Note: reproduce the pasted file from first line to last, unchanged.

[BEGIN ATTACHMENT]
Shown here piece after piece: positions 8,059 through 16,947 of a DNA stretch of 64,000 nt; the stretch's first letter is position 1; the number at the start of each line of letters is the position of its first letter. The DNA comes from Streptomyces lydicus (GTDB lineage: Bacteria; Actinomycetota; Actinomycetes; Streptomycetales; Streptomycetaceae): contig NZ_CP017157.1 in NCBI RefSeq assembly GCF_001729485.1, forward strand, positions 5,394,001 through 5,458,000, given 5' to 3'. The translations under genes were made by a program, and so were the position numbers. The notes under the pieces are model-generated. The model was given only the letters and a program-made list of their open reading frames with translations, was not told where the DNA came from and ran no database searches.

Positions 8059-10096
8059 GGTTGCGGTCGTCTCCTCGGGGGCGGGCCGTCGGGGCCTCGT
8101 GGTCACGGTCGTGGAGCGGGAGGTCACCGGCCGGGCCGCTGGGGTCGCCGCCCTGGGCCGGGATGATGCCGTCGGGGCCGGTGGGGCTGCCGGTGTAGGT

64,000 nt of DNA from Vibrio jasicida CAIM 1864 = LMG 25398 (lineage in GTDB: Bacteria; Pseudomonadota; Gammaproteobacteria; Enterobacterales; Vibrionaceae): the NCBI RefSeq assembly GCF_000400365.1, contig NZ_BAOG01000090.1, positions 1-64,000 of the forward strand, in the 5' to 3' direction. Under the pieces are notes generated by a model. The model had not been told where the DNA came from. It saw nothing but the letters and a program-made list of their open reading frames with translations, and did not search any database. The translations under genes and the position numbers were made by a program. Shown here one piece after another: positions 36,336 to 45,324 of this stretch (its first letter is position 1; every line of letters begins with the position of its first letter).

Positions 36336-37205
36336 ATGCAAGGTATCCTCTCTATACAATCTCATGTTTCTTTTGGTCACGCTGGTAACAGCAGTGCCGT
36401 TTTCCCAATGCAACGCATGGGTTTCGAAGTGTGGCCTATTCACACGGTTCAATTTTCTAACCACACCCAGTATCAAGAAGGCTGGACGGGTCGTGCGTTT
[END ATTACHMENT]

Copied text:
Shown here piece after piece: positions 8,059 through 16,947 of a DNA stretch of 64,000 nt; the stretch's first letter is position 1; the number at the start of each line of letters is the position of its first letter. The DNA comes from Streptomyces lydicus (GTDB lineage: Bacteria; Actinomycetota; Actinomycetes; Streptomycetales; Streptomycetaceae): contig NZ_CP017157.1 in NCBI RefSeq assembly GCF_001729485.1, forward strand, positions 5,394,001 through 5,458,000, given 5' to 3'. The translations under genes were made by a program, and so were the position numbers. The notes under the pieces are model-generated. The model was given only the letters and a program-made list of their open reading frames with translations, was not told where the DNA came from and ran no database searches.

Positions 8059-10096
8059 GGTTGCGGTCGTCTCCTCGGGGGCGGGCCGTCGGGGCCTCGT
8101 GGTCACGGTCGTGGAGCGGGAGGTCACCGGCCGGGCCGCTGGGGTCGCCGCCCTGGGCCGGGATGATGCCGTCGGGGCCGGTGGGGCTGCCGGTGTAGGT

64,000 nt of DNA from Vibrio jasicida CAIM 1864 = LMG 25398 (lineage in GTDB: Bacteria; Pseudomonadota; Gammaproteobacteria; Enterobacterales; Vibrionaceae): the NCBI RefSeq assembly GCF_000400365.1, contig NZ_BAOG01000090.1, positions 1-64,000 of the forward strand, in the 5' to 3' direction. Under the pieces are notes generated by a model. The model had not been told where the DNA came from. It saw nothing but the letters and a program-made list of their open reading frames with translations, and did not search any database. The translations under genes and the position numbers were made by a program. Shown here one piece after another: positions 36,336 to 45,324 of this stretch (its first letter is position 1; every line of letters begins with the position of its first letter).

Positions 36336-37205
36336 ATGCAAGGTATCCTCTCTATACAATCTCATGTTTCTTTTGGTCACGCTGGTAACAGCAGTGCCGT
36401 TTTCCCAATGCAACGCATGGGTTTCGAAGTGTGGCCTATTCACACGGTTCAATTTTCTAACCACACCCAGTATCAAGAAGGCTGGACGGGTCGTGCGTTT